The report explains that there is sufficient evidence to conclude that smokeless tobacco causes oral cancer, esophageal cancer, and pancreatic cancer in humans. More than 30 carcinogens have been identified in smokeless tobacco products. Smokeless tobacco use also causes adverse oral health outcomes, including oral mucosal lesions, leukoplakia, and periodontal disease. Additionally, smokeless tobacco products contain nicotine, and users of these products demonstrate signs of dependence similar to those of cigarette smokers, including tolerance with repeated use and symptoms of withdrawal upon cessation of use.
In addition to detailing the serious and well-documented health effects of smokeless tobacco products, the report also examines the distinct challenges and policy solutions in reducing the burden of smokeless tobacco use. For example, a wide range of smokeless tobacco products with different characteristics are in use around the world, yet limited data are available detailing the contents of these products, how they’re used, and their prevalence within different population groups. Additionally, the ways in which smokeless tobacco products are produced, sold, used, and regulated differ widely across counties and regions.
“Making smokeless tobacco prevention and control a top priority in South Asia is critical to saving lives from tobacco-related death and disease,” said Samira Asma, D.D.S., M.P.H., chief of the Global Tobacco Control Branch in CDC’s Office on Smoking and Health. “Urgent action is needed in countries where smokeless tobacco use is most prevalent. Reduction of smokeless tobacco use should be an integral component of national tobacco prevention and control strategies.”
The report finds the majority of smokeless tobacco users (89 percent) are in Southeast Asia, which also has the highest oral cancer rates in the world. Users in India and Bangladesh make up 80 percent of total smokeless tobacco users in the world. Prevalence among men is high across most of the region, varying between 25 percent and 51percent in five countries. However, use by adult women is similar to or greater than use by men in some low-and middle-income countries. Among youth aged 13 to 15 years, prevalence is also high across the region, equivalent to that of cigarettes.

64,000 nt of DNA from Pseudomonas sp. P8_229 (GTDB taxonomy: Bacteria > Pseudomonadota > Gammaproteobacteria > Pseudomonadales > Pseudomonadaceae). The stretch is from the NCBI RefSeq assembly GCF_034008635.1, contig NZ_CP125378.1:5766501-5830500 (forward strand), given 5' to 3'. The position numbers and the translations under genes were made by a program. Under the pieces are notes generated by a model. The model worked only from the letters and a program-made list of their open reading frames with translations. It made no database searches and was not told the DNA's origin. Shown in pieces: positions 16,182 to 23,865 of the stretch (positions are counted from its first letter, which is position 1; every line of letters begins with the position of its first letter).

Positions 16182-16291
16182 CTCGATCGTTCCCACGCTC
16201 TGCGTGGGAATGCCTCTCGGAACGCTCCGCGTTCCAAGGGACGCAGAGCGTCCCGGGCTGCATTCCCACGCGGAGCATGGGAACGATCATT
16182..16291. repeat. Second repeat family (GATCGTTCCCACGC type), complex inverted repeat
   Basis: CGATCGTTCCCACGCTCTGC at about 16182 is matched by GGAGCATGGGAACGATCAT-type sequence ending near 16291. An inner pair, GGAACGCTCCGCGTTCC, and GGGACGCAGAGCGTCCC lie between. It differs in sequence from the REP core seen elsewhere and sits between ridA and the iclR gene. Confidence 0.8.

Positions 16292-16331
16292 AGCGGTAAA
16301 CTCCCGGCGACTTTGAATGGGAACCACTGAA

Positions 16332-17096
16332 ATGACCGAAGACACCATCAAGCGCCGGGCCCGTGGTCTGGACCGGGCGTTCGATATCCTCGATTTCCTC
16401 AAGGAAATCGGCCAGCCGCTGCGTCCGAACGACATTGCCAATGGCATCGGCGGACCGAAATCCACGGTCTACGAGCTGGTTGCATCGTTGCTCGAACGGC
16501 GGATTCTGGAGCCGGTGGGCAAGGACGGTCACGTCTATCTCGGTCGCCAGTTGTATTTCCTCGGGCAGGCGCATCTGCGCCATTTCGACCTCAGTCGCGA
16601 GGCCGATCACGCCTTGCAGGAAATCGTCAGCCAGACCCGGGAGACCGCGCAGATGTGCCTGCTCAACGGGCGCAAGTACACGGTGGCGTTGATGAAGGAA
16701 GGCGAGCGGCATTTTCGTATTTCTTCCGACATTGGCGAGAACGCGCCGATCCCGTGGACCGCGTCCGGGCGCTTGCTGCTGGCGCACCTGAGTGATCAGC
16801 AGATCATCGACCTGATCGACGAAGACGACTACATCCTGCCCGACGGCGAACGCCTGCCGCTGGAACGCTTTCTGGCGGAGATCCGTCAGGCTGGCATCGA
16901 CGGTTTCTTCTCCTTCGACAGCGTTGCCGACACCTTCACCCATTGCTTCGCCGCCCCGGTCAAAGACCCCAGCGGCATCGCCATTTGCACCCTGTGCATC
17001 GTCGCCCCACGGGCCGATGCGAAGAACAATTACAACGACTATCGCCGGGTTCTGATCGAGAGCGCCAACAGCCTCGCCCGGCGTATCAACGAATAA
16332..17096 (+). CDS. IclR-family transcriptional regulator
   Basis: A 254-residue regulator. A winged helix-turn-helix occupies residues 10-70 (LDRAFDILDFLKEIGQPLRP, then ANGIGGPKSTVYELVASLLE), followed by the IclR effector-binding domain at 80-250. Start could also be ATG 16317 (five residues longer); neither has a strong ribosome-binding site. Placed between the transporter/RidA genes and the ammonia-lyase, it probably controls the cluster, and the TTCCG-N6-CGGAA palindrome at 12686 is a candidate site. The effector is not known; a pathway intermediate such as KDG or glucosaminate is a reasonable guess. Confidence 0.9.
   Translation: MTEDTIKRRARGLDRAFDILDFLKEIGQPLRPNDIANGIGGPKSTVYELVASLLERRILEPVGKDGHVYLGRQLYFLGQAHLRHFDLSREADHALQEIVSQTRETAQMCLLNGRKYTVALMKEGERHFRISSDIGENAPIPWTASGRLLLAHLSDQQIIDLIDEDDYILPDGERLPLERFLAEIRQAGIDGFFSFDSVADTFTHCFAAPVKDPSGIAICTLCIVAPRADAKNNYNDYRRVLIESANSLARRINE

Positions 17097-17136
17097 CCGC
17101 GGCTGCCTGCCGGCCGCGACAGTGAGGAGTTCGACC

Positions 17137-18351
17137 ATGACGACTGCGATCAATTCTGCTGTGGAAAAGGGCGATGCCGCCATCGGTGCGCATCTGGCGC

“While the adverse health effects of smokeless tobacco use are well documented, expanded research and surveillance efforts are critically needed to support effective action to reduce the burden of smokeless tobacco worldwide,” said Mark Parascandola, Ph.D., M.P.H., epidemiologist in the Tobacco Control Research Branch at the National Cancer Institute.
In countries with the highest prevalence of smokeless tobacco use, smokeless tobacco prices are lower, warning labels are weaker, surveillance is less developed, fewer evidence-based cessation interventions are available, and fewer resources are devoted to prevention and control programs, when compared with cigarettes and other smoked tobacco products. Developing and implementing effective strategies will require increased public health capacity, particularly in low- and middle-income countries where the smokeless tobacco burden is high.
Use of smokeless tobacco can lead to nicotine addiction, which can make cessation more difficult. In addition to causing cancer, smokeless tobacco products cause adverse reproductive and developmental effects, including stillbirth, preterm birth, and low birth weight. Some, but not all, smokeless tobacco products are associated with increased risk of fatal ischemic heart disease, type 2 diabetes, and fatal stroke.